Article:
show intense ferruginization and are glass rich. Secondary calcite veins are noticed
cross cutting the lithic fragments.
In the flow-I, massive basalt is recorded. It is a medium grained, sparsely
porphyritic and mainly composed of plagioclase feldspar, clinopyroxenes (augite),
glass (along with palagonite) and opaques (magnetite and ilmenite) (Photo.18,
Plate-IV). Porphyritic, ophitic to sub-ophitic, intergranular and interstitial textures are
noticed. A few phenocrysts of both plagioclase and augite are noticed in a finer
matrix. Rarely enstatite grains are recorded. Plagioclase laths vary in size and show
resorbed margins. Oscillatory zoning and Carlsbad twinning is very prominent in
plagioclase at places. Top of the flow is highly altered and weathered with very few
amygdales filled with cryptocrystalline quartz (chalcedony). Glass is dominant in
the flow i.e. up to 40%. Intense alteration of glass has resulted in
development of brown to yellow palagonite. This flow has been affected by
intense fracturing and vein filling with quartz, calcite and chloritic material (Photo.19,
Plate-IV). Calcite is present in the veins and also in the matrix adjacent to
veins (Photo.20, Plate-IV) Iron rich veins are also present. Three generations of
veins are recorded in the sample MGSDA-11, in which Fe rich veins are the
youngest one. Fine veins of chalcedony are observed. The chloritic veins show
indications of movement (slips) as noticed in sample MGSDA-16 (Photo.21, Plate-
Flow-II is constituted by fine to medium grained basalt. It is highly
fractured at places with emplacement of veins of quartz, calcite and
chlorophaeitic material along the fractures. It is sparsely porphyritic rock, mainly
composed of plagioclase feldspar, clinopyroxenes ( augite), o r t h o p y r o x e n e
( enstatite), g l a s s ( along w i t h p a l a g o n i t e ) a n d opaques (Magnetite &
ilmenite). Orthopyroxenes are present in minor amounts. Porphyritic, ophitic to sub-
ophitic, intergranular and interstitial textures are observed (Photo.22, Plate-IV and
Photo.23 & 24, Plate-V). A few phenocrysts of both plagioclase and augite are
noticed in a finer matrix. Plagioclase laths vary in size. Oscillatory zoning and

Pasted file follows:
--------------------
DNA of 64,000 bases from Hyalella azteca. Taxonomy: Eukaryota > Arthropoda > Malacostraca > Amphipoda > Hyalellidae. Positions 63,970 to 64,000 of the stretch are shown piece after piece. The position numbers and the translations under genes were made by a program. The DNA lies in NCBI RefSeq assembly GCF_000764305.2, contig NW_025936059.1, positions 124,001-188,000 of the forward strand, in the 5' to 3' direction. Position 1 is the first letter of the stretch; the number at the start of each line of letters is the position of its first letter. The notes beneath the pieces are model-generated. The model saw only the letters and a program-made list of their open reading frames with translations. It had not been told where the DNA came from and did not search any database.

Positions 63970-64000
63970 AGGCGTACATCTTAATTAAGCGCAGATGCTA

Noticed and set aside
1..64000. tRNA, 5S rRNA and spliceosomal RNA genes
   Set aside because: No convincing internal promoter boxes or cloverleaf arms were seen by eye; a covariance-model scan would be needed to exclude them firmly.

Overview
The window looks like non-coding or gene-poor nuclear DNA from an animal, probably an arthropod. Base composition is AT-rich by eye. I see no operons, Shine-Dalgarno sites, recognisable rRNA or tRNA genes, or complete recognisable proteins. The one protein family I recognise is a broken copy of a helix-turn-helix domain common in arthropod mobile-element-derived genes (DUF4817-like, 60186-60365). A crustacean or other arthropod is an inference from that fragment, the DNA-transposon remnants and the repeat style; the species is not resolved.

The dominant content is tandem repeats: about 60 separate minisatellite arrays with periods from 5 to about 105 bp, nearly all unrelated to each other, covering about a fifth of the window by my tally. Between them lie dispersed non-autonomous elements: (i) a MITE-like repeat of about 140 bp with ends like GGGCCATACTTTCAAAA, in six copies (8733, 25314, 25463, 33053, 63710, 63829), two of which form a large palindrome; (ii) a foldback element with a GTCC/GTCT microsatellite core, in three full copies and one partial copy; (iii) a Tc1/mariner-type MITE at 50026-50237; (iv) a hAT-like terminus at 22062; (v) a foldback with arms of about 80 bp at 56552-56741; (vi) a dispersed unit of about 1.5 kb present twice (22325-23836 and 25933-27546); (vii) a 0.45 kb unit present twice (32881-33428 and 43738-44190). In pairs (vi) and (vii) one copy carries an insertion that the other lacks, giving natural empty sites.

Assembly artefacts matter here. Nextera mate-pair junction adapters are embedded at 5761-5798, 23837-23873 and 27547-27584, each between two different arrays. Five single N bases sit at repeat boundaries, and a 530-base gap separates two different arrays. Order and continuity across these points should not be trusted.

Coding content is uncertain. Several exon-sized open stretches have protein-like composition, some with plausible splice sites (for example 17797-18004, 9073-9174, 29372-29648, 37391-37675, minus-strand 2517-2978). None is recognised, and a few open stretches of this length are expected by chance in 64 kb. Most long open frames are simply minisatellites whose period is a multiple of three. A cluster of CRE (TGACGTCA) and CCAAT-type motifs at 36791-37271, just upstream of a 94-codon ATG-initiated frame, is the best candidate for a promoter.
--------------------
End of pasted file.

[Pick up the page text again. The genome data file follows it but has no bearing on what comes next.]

Carlsbad twinning is very prominent in plagioclase at places. Top of the flow is
highly altered and weathered with very few amygdales filled with quartz. Glass is
dominant in the flow. Intense alteration of glass has resulted in development of
brown to yellow palagonite. This flow has been affected by intense fracturing
and vein filling with quartz, calcite and chloritic material. Iron rich veins are also
present. Parallel veins of chlorophaeitic material and chalcedony is noticed on
Flow-III is fine to medium grained basalt, sparsely porphyritic. It is highly
fractured at places and filled by veins of quartz, calcite and chlorophaeitic material.
It is mainly composed of plagioclase feldspar (45 %), clinopyroxenes (augite around
25 %), orthopyroxene (enstatite up to 2%), glass (along with palagonite nearly 25
%) and opaques (magnetite+ilmenite 3 %). Porphyritic, ophitic to sub-ophitic,
intergranular and interstitial textures are noticed. A few phenocrysts of both
plagioclase and augite are noticed in a finer matrix. Plagioclase laths vary in size
and show resorbed margins. Oscillatory zoning and Carlsbad twinning is very
prominent in plagioclase at places. Glass is dominant in the flow. Intense alteration
of glass has resulted in development of brown to yellow palagonite. Small veinlets of
quartz are also present. Parallel veins of iron and chlorophaeitic material are also
Flow-IV is fine to medium grained porphyritic basalt. It is highly fractured at
places filled with veins of quartz, calcite and chlorophaeitic material. It is sparsely
porphyritic rock and composed mainly of plagioclase feldspar (~ 45%),
clinopyroxenes (augite ~ 25 %), glass (along with palagonite ~ 19%) and
opaques (magnetite+ilmenite ~ 10%). Olivine (1 %) is present in minor amount,
Porphyritic, glomeroporphyritic, ophitic to sub-ophitic, intergranular and interstitial
textures are observed. A few phenocrysts of plagioclase, olivine and augite are
noticed in a finer matrix. Plagioclase laths vary in size and show resorbed
margins. Oscillatory zoning and Carlsbad twinning is very prominent in
plagioclase at places. Olivine is showing serpentinization along the grain
boundaries and fractures (Photo.25, Plate-V). Some serpentinized olivine
pseudomorphs are also recorded. At places clustering of plagioclase phenocrysts is
also recorded. Altered glass is dominant in the flow. Glass has been altered to
brown to yellow palagonite. Ilmenite is the dominant opaque phase and occurs as
needles. Iron oxide veins occur as fracture fillings (Photo.26, Plate-V). Chloritic
veins exhibit pinch and swell nature. Late fractures cross cutting earlier veins are
recorded and are filled by quartz (chalcedony) and calcite (Photo. 27 & 28, Plate-V).
Thus the Kelwa-Mahim study area is covered by basalt lava flows
belonging to Sahyadri Group of Deccan volcanic province of upper Cretaceous to
lower Eocene age. Four flows including Aa and pahoehoe types are encountered at